The evolving cyber threat landscape has required security stakeholders to rethink their security strategies and rebuild their security stack. Modern technological capabilities that are simultaneously being incorporated into the enterprise, like digital transformation and cloudification, are making this an even harder challenge to crack. Many organizations opt for a CASB (Cloud Access Security Broker) as a solution for extending their on-premises security policies to the cloud. But while CASBs provide cloud visibility and governance, they are not enough as a stand-alone solution for cloud security.
Let’s dive into the definition of what is CASB, what a CASB means for the enterprise and where a CASB solution is located in the enterprise’s overall security stack.
CASB (Cloud Access Security Broker) is a security platform that sits between the organization’s on-premises infrastructure and the cloud and acts as a security policy enforcement point between them. A CASB can be implemented either as a cloud-based software solution or as an on-premises one. It is considered a flexible solution since it enables IT and IS to tailor and customize the policies it enforces.
Many enterprises today are going through the process of digital transformation and cloudification. They want to scale easily, support remote work and agile M&As, reduce on-premises server maintenance overhead and enjoy the capabilities of cloud computing. However, they are worried about the cybersecurity risks that the public cloud entails. In regulated industries, enterprises have an even more difficult challenge: using the cloud while meeting strict compliance regulations.
With a CASB, organizations can extend their security policies beyond their infrastructure and to the cloud, enabling them to enjoy the benefits of the cloud while protecting organizational data and systems. For security teams and stakeholders, this means their security posture is enhanced and the security risk of the cloud is reduced. For compliance officers, CASBs enable enforcement of policies associated with regulations.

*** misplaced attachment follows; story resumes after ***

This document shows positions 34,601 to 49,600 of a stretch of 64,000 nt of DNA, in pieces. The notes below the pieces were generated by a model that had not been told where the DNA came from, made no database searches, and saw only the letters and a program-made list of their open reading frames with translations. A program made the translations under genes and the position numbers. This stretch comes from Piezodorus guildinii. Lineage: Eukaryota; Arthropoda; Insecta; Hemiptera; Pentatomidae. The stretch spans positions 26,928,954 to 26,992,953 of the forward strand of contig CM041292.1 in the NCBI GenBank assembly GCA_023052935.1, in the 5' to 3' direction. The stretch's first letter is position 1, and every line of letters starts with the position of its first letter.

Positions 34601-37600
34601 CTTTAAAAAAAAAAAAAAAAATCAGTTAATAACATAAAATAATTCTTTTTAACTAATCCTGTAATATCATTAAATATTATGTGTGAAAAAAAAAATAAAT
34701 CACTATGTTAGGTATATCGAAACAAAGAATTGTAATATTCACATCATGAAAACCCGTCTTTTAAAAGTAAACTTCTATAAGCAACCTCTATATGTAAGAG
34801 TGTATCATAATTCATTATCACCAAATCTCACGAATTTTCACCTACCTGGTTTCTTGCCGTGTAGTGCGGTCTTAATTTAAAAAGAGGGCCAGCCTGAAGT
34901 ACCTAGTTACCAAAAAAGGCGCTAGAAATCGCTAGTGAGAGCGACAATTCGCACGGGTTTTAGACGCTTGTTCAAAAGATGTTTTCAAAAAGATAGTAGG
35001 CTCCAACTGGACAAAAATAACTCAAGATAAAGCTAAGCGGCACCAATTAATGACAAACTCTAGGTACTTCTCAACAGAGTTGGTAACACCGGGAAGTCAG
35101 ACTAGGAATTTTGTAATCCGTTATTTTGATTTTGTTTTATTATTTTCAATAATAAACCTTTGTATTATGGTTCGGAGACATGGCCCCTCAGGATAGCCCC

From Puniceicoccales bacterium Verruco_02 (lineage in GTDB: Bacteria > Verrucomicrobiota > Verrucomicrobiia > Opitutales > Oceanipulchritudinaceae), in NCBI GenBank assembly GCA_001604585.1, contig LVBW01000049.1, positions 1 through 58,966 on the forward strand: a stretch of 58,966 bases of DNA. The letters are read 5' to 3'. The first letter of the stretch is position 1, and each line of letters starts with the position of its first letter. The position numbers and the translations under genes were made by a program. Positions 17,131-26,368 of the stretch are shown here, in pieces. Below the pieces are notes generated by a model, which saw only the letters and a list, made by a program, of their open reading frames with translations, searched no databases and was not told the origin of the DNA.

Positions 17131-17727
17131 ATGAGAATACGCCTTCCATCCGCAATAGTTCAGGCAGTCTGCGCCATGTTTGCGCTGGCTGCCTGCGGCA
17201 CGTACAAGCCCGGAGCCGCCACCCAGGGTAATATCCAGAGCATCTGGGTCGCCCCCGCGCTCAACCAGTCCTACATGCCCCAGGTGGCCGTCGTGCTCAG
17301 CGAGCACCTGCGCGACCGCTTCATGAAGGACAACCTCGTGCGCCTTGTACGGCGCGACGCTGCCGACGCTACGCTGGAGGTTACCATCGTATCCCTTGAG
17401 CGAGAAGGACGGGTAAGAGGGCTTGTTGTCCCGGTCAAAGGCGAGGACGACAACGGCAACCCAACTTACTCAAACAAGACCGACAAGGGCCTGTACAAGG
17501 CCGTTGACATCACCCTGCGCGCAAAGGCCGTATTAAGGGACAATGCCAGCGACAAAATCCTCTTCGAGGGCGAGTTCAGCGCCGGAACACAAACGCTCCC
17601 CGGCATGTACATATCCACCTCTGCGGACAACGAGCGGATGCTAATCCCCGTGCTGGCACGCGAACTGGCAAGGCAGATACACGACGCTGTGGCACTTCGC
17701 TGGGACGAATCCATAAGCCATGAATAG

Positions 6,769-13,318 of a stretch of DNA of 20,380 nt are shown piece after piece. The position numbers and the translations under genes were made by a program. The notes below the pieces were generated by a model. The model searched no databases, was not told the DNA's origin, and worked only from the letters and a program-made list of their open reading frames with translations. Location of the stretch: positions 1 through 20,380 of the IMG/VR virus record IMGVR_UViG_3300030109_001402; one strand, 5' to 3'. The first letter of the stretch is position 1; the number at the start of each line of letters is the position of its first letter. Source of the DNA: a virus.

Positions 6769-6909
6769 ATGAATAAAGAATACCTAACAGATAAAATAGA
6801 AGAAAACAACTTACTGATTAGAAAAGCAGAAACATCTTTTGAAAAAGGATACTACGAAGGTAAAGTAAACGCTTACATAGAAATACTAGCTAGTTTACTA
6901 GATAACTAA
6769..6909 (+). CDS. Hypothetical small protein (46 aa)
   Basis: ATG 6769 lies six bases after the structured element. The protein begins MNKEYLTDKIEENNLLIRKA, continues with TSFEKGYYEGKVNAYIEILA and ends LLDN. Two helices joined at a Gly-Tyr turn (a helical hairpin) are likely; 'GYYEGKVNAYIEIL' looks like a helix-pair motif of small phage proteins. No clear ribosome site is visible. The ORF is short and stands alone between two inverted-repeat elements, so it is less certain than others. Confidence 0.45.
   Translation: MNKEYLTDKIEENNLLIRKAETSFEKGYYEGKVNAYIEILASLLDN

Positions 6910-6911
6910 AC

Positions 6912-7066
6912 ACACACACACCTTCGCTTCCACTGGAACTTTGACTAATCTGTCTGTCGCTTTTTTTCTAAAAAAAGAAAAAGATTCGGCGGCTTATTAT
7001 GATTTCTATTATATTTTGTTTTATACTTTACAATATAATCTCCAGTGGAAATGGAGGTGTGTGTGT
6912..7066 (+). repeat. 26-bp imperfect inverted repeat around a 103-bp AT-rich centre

CASBs offer enterprises a wide variety of security capabilities. These include firewalls for malware protection, user credentials authentication, WAFs (Web Application Firewalls) for malware protection at the application level and DLP (Data Loss Protection) to prevent users from exfiltrating sensitive information externally.
These capabilities provide the enterprise with data protection, visibility into organizational cloud activities, the ability to monitor and enforce compliance and regulations and risk identification abilities.
CASBs are security brokers that are located between the organization’s on-premises infrastructure and the cloud. It is that precise location that enables them to act as a policy enforcer between the two types of infrastructures: the organization’s and the cloud provider’s. Their scope includes sanctioned apps, unsanctioned apps, managed devices and unmanaged devices.
CASBs ensure that the traffic from the internal, on-premises devices and components that is directed to the cloud (and the other way around) complies with the enterprise’s security policies and that there is no unsanctioned use. CASBs prevent the leakage of sensitive data outwards and they block malware from entering the enterprise network.
CASBs use security controls like firewalls, authentication, WAFs and DLP to see into cloud usage and identify risky applications. Policies like encryption, device profiling, credential mapping and malware detections are used to protect critical information and systems. Some CASBs offer advanced access management capabilities like authorization, anomalous behavior detection and auditing.
With these capabilities, CASBs automatically discover threats and risks and prevent them. The CASB security process includes:
- Identifying cloud applications used by the organizations
- Assessing the applications and the risks
- Enforcing a tailored policy and remediating any threats or vulnerabilities
CASB solutions comprise four pillars: visibility, compliance, data security and threat protection.